I got myself into trouble once from the mother of a child in my school lift [car pool] club: I accused her son of stealing time.
When we arrived to pick him up each morning, this young dawdler frequently kept me - and our car full of punctual students - waiting.
Even blowing the hooter didn't help much. Often, we all arrived at school hot and bothered - and late.
Perhaps I could have been more tactful with my complaint. But time is a precious commodity - particularly among families. And punctuality sends a message about yourself and how you value the time of others.
My husband has always been a stickler for punctuality. When he promised to fetch our lads from their boarding school (more than an hour's drive away) at half term or for holidays, he was there right at the hour stipulated. It was a way of communicating to our sons that our time with them was precious. Other pupils would have to hang around for hours sometimes, longing to get away and enjoy their limited time at home.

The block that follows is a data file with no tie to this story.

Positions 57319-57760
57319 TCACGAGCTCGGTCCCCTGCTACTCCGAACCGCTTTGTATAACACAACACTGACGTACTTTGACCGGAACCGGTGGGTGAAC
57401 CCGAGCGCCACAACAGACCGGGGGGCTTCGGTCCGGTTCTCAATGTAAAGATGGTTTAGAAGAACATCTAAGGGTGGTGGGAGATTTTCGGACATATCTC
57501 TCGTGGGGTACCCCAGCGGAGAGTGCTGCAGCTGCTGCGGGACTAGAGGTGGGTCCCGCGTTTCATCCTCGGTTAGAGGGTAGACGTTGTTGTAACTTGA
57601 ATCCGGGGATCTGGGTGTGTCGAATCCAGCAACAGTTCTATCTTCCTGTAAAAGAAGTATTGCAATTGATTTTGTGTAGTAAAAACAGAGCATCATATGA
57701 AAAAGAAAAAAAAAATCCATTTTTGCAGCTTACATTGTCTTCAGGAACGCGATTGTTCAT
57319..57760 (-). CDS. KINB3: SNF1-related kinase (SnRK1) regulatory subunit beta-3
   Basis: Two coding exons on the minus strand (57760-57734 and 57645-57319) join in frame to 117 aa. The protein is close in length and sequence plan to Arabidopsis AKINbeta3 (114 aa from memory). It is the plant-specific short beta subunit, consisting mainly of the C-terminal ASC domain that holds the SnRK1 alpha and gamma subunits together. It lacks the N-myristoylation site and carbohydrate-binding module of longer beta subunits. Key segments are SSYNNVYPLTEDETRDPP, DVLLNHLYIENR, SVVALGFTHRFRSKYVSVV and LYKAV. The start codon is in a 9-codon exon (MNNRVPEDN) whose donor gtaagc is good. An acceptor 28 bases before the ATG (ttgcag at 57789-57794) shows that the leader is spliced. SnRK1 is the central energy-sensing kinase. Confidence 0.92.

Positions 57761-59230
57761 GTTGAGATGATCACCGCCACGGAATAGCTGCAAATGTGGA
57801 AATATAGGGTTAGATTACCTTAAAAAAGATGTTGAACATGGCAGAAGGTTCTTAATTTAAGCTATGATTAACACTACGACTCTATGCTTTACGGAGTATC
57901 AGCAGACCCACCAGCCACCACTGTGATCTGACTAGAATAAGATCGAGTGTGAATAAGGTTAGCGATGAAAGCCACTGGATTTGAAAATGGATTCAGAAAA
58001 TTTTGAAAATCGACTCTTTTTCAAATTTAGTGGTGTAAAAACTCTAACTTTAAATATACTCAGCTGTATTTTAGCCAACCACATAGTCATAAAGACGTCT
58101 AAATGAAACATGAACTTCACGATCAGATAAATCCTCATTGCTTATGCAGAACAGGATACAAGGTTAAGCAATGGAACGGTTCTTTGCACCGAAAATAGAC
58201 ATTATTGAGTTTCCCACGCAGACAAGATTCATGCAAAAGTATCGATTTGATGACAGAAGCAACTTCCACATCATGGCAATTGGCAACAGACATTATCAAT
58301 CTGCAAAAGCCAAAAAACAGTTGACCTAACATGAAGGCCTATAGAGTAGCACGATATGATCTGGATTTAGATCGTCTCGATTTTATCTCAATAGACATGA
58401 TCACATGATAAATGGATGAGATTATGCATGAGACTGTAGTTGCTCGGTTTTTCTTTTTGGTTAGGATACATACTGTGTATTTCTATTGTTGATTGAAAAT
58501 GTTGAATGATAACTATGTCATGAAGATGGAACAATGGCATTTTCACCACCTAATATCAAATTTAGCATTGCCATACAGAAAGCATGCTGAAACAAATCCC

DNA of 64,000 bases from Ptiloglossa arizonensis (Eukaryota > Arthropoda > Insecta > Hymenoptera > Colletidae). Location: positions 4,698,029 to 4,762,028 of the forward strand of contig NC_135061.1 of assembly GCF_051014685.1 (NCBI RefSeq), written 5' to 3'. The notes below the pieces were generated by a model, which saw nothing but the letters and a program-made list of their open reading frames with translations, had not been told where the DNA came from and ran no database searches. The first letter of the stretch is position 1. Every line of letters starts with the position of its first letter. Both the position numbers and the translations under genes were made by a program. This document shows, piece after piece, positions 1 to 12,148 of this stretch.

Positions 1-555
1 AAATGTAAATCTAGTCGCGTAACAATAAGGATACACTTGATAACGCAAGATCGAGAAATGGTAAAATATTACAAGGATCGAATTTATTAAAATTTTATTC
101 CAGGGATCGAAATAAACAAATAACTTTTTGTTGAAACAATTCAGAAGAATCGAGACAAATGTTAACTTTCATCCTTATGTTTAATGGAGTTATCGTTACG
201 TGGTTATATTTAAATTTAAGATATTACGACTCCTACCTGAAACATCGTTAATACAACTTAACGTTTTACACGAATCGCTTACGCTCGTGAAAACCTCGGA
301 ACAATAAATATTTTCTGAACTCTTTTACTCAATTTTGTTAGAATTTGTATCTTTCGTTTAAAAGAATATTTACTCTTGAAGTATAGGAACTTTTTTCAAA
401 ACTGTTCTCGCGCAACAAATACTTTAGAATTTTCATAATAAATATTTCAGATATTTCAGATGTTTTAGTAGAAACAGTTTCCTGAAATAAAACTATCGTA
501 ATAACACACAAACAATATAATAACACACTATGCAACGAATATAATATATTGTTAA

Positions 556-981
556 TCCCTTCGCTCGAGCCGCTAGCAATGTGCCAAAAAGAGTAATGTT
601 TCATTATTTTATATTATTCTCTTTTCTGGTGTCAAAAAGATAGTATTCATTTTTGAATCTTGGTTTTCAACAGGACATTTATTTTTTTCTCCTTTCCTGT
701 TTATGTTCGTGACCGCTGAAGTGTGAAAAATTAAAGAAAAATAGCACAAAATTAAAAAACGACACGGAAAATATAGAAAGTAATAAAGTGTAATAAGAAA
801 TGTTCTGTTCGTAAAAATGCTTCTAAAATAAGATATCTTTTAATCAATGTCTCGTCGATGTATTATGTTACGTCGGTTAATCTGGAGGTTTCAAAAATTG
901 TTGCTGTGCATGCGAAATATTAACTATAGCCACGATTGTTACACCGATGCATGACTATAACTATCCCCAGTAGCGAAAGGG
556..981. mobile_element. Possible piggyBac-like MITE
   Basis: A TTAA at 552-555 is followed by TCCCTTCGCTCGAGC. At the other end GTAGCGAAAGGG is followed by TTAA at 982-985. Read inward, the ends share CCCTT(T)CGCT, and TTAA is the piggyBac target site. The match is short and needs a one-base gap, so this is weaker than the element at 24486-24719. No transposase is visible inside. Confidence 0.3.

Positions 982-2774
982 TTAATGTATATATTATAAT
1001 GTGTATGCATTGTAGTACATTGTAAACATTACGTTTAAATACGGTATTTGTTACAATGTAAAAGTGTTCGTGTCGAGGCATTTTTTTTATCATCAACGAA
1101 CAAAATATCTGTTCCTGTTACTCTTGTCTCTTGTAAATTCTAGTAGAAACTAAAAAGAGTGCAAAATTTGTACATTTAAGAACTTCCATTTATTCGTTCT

Since my husband is an early-to-bed type, his transport duties were typically limited to daylight-hours only. So, when the children were teens, the job of retrieving them from a party or some other late-night social activity fell to me. And I can report, with some satisfaction, that I wasn't kept waiting.
Why? Embarrassment is a powerful parenting tool.
They knew the drill: "Be at the gate at midnight or I'll come in for you in my night dress and curlers!"
Never did they let me or themselves down.
Learning to be on time has been outstanding training. As young adults, they are always on time for dates, work, or whatever. Their friends and employers can rely on their being where they say they'll be, when they say they will be there.
"Manners maketh man" is a wonderful truism. Punctuality certainly goes hand in hand with courtesy and politeness.
And it's not too much of a stretch to say that Moses did us a favor when he wrote down Commandment No. 8!
Parents: To submit a first-person essay on your own parenting solutions, send an e-mail to email@example.com, or write to Parenting, The Christian Science Monitor, One Norway Street, Boston, MA 02115.